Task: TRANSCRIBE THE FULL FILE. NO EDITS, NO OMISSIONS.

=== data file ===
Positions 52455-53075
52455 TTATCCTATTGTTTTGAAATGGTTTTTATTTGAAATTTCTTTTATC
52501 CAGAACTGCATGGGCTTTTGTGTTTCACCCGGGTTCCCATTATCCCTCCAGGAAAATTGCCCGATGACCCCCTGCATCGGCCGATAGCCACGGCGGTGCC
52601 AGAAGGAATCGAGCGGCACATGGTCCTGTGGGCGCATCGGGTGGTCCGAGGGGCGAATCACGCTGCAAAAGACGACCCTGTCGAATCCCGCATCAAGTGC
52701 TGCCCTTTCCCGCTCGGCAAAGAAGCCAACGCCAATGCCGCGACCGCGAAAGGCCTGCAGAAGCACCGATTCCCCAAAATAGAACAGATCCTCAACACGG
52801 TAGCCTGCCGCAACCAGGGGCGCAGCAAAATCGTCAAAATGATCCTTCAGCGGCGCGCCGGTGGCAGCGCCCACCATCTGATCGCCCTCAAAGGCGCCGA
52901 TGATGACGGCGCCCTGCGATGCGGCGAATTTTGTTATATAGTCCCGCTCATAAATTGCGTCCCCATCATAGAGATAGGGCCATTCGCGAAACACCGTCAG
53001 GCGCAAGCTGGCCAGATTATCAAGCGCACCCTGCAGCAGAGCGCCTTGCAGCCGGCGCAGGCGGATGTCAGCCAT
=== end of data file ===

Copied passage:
Positions 52455-53075
52455 TTATCCTATTGTTTTGAAATGGTTTTTATTTGAAATTTCTTTTATC
52501 CAGAACTGCATGGGCTTTTGTGTTTCACCCGGGTTCCCATTATCCCTCCAGGAAAATTGCCCGATGACCCCCTGCATCGGCCGATAGCCACGGCGGTGCC
52601 AGAAGGAATCGAGCGGCACATGGTCCTGTGGGCGCATCGGGTGGTCCGAGGGGCGAATCACGCTGCAAAAGACGACCCTGTCGAATCCCGCATCAAGTGC
52701 TGCCCTTTCCCGCTCGGCAAAGAAGCCAACGCCAATGCCGCGACCGCGAAAGGCCTGCAGAAGCACCGATTCCCCAAAATAGAACAGATCCTCAACACGG
52801 TAGCCTGCCGCAACCAGGGGCGCAGCAAAATCGTCAAAATGATCCTTCAGCGGCGCGCCGGTGGCAGCGCCCACCATCTGATCGCCCTCAAAGGCGCCGA
52901 TGATGACGGCGCCCTGCGATGCGGCGAATTTTGTTATATAGTCCCGCTCATAAATTGCGTCCCCATCATAGAGATAGGGCCATTCGCGAAACACCGTCAG
53001 GCGCAAGCTGGCCAGATTATCAAGCGCACCCTGCAGCAGAGCGCCTTGCAGCCGGCGCAGGCGGATGTCAGCCAT